Our days are getting shorter, and the nights are getting colder. While you get out the quilts for the beds, bear in mind that other creatures are eager to put the finishing touches on their winter nests, too. The nest-builders that I mean are mice, and they’re already creating a problem for homeowners in East Tennessee.
Mice can be cute (reference attached photo for evidence), but they’re considered one of the most troubling pests for mankind. They don’t just want to share space with humans—they also want to share supplies, and they are famous for contaminating food and spreading diseases with their droppings and parasites. Consider these statistics about mouse activity that the National Pest Management Field Guide documented. If two mice inhabit a structure for six months, they will eat about 4 lbs. of food. They will also leave behind about 18,000 droppings and will expel 12 oz. of urine, particularly while marking their territory (which they do often). Not a very pleasant thought, is it? Now consider that mice can produce litters of 5-8 young every six weeks. Suddenly, the rodent problem has taken on a broader scope.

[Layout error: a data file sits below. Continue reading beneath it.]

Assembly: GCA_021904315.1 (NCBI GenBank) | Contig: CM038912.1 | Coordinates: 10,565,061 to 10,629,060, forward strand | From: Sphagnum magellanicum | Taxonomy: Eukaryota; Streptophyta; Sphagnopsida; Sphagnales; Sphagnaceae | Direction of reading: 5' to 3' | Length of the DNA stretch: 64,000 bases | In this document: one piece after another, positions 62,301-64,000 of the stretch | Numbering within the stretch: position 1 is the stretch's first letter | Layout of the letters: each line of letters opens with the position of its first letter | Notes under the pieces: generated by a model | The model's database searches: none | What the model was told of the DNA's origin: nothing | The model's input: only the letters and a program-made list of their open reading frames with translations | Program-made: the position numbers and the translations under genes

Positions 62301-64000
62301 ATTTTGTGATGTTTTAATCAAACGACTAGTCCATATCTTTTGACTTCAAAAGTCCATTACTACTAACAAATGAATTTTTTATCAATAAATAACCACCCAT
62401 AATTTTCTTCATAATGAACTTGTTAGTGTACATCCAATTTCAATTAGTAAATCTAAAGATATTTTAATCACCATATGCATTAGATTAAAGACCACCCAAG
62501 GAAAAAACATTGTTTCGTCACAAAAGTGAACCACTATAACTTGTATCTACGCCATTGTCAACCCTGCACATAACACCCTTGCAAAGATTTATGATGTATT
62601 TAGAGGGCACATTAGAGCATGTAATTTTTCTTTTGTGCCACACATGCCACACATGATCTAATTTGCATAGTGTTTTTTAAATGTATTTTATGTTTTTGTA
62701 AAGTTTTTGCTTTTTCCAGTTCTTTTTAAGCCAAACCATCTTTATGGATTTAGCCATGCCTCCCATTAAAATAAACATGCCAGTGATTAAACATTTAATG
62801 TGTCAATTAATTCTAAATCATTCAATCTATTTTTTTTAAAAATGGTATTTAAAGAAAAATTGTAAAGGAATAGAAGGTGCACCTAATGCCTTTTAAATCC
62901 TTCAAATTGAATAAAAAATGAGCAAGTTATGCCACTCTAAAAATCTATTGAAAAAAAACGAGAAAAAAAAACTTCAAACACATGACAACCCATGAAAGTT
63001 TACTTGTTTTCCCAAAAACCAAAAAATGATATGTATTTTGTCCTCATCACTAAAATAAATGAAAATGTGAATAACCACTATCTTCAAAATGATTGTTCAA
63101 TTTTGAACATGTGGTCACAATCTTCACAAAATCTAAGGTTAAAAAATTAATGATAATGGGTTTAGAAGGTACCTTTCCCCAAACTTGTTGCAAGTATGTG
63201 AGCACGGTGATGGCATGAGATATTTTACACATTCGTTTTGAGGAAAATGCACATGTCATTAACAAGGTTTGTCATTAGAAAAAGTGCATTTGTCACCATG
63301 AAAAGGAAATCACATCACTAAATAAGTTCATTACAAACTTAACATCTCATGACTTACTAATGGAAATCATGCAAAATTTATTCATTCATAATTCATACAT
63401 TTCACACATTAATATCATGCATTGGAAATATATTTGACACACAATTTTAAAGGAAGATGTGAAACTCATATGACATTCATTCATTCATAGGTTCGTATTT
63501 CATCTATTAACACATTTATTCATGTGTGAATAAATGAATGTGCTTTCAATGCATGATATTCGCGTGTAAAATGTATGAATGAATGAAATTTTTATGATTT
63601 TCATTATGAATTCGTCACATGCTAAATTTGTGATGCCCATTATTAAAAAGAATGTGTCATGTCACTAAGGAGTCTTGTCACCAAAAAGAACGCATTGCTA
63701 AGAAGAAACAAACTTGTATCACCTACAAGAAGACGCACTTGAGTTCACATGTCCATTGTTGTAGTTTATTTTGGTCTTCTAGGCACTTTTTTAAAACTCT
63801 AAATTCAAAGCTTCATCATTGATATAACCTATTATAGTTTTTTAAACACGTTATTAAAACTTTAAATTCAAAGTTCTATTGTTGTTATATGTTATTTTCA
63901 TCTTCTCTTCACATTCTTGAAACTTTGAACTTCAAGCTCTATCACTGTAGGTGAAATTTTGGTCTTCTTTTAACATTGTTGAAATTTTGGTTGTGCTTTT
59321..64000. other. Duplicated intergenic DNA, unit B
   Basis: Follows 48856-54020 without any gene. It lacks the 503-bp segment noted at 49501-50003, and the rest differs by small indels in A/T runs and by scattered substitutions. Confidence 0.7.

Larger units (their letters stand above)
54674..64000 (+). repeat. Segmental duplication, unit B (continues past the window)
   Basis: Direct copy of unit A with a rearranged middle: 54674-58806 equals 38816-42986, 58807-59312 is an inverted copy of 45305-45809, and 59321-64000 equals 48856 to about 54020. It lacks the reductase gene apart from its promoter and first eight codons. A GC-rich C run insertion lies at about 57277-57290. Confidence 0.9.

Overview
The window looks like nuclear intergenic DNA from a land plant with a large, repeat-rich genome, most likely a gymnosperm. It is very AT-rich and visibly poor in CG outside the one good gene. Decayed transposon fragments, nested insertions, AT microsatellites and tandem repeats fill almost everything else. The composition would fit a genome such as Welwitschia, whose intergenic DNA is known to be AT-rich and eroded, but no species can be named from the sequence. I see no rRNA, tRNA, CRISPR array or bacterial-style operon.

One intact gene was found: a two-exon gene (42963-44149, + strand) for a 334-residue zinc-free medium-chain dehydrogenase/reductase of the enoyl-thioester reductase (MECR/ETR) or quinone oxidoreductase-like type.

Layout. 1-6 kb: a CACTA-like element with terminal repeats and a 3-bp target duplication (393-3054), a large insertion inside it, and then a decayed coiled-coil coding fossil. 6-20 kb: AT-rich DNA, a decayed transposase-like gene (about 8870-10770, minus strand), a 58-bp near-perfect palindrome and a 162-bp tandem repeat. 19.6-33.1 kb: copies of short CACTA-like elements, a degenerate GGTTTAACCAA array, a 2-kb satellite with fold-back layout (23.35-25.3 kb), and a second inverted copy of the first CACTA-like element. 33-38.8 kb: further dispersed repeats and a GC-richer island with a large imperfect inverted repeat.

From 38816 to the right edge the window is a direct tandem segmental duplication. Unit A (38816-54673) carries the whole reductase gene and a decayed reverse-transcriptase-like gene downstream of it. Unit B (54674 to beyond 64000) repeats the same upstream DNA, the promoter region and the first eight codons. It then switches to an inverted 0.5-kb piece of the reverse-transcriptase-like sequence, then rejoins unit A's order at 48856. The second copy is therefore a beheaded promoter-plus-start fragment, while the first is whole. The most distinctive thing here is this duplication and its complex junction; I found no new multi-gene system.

Mice aren’t like rats—they are naturally curious and are not suspicious of changes in their surroundings. This can work to your advantage. If you know you’ve got mice in a certain area, move around the objects nearby and then add a trap with food on it. The mouse will be eager to relearn the once-familiar environment and is more likely to fall prey to your rodent control measures. Another home remedy for getting rid of mice is to block up the extra space around your plumbing and electrical openings with steel wool or copper mesh. As rodents, their tendency is to chew through obstructions, but the metal will hurt them when they try. Copper is toxic to rodents, so it has even faster effects.
We encourage homeowners to remember that one mouse isn’t too big of a problem, but a mouse colony is a major issue. If you find evidence of mice or know that you’re in a high-risk area for them (like land surrounded by fields or near construction sites), take action immediately. If you’re busy and just can’t find space in your schedule to handle rodent control, click here to hire a professional who can carefully monitor for mice and eliminate them efficiently if they get inside.